Cross of Iron

Tagline : On the Eastern front in 1943, the German soldiers no longer had any ideals. They were not fighting for the Party—but for their lives!

Runtime : 132 mins

Genre : Drama Action History War

Vote Rating : 7.1/10

Budget : 6 million $ USD

Revenue : 1.5 million $ USD


Reviews for this movie are available below.

Plot : It is 1943, and the German army—ravaged and demoralised—is hastily retreating from the Russian front. In the midst of the madness, conflict brews between the aristocratic yet ultimately pusillanimous Captain Stransky and the courageous Corporal Steiner. Stransky is the only man who believes that the Third Reich is still vastly superior to the Russian army. However, within his pompous persona lies a quivering coward who longs for the Iron Cross so that he can return to Berlin a hero. Steiner, on the other hand is cynical, defiantly non-conformist and more concerned with the safety of his own men rather than the horde of military decorations offered to him by his superiors.

Cast Members

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Reviews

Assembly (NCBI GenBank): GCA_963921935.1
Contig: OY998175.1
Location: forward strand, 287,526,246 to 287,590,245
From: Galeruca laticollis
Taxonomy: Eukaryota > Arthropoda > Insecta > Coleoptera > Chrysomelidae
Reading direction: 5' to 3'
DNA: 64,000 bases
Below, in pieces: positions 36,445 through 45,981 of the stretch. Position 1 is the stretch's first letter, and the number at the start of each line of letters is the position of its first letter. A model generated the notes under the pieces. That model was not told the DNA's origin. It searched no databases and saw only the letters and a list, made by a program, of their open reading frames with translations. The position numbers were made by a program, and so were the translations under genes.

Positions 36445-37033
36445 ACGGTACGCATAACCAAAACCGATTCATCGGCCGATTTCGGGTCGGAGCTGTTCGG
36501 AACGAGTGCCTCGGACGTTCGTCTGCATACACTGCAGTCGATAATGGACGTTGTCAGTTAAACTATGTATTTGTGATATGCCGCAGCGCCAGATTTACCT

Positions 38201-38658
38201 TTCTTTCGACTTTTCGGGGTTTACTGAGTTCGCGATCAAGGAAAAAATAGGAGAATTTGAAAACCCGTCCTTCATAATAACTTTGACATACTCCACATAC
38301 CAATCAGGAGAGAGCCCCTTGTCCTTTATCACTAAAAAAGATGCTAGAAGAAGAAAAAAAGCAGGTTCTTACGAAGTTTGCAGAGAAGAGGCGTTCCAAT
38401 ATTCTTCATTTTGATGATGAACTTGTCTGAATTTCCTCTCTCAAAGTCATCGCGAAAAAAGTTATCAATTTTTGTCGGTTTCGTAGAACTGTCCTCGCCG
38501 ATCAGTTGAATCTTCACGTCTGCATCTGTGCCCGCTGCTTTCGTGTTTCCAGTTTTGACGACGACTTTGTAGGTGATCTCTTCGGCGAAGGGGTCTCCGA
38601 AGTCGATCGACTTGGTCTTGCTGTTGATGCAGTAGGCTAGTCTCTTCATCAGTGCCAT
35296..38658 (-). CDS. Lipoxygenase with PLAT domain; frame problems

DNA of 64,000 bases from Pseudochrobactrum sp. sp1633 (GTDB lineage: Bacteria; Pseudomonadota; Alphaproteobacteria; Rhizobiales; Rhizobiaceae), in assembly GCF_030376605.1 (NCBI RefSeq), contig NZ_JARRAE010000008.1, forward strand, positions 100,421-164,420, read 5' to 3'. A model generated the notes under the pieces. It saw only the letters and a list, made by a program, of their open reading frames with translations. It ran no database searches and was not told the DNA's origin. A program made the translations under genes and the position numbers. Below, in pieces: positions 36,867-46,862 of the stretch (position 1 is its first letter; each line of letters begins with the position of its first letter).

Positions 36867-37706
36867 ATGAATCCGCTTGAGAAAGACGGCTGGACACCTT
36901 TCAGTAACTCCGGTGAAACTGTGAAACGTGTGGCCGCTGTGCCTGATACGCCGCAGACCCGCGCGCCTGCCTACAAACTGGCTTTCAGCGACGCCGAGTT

War is Peckinpah's survival hell. Out on the Eastern Front 1943, battered by the war itself, a war they are losing, a platoon of German soldiers must also cope with a new aristocratic commander who deeply covets the Cross Of Iron, Germany's highest medal of honour. Universally hated and panned by the critics upon release, Cross Of Iron now stands up as one of director Sam Peckinpah's finest works. On first glance it would seem to have been a strange film (genre) for Peckinpah to tackle, but scratch away at the scabs left by Peckinpah's trademark violence, and you see underneath that it sits comfortably with his character driven Western fables. Adapting from the much lauded novel by Willi Heinrich, Peckinpah is bleakly telling of men in combat, men who are not here for heroics, they are merely trying to survive, the realities of war draining their last bit of strength by the day. Then it's at the mid point when you realise that Peckinpah (possibly chuckling away into his stein of beer) has neatly led us into sympathy for the enemy of the good old war film, the German soldier. All cloaked by death dealer Peckinpah himself, with slow-mo blood baths and poetic like harshness emphasising the story unfolding. Men, true to the director's form, are defined by what they do above all else, regardless of the consequences. Men perfectly portrayed by James Coburn (never better) as Feldwebel Rolf Steiner and Maximilian Schell as Hauptmann Stransky, giving us men from different spectrum's who have differing ideals in life. Also evident is a classic Peckinpah theme of establishment superiors trying to stamp down on the "real" men, the irony of such being that this was yet another Peckinpah film beset with interference outside of his control. Cut and tampered with, it's only now that we can see Pekinpah's actual uncut version of the film - so accept nothing that runs under 130 minutes on Home Formats. From the opening montage of WWII footage, played out as German children sing a haunting little ditty, to the climatic, almost surreal finale as Coburn maniacally laughs into the end credits (be sure to watch these to the end for Bertolt Brecht's bitter quote closure), this is no ordinary war film. It's all shot expertly by cinematographer John Coquillon. So with the ugly themes of moral corruption and the shattering of youthful innocence, this is one unpleasant, even insane picture. In short, Cross Of Iron "is", as Orson Welles was known to say, one of the greatest anti-war films ever made. 9/10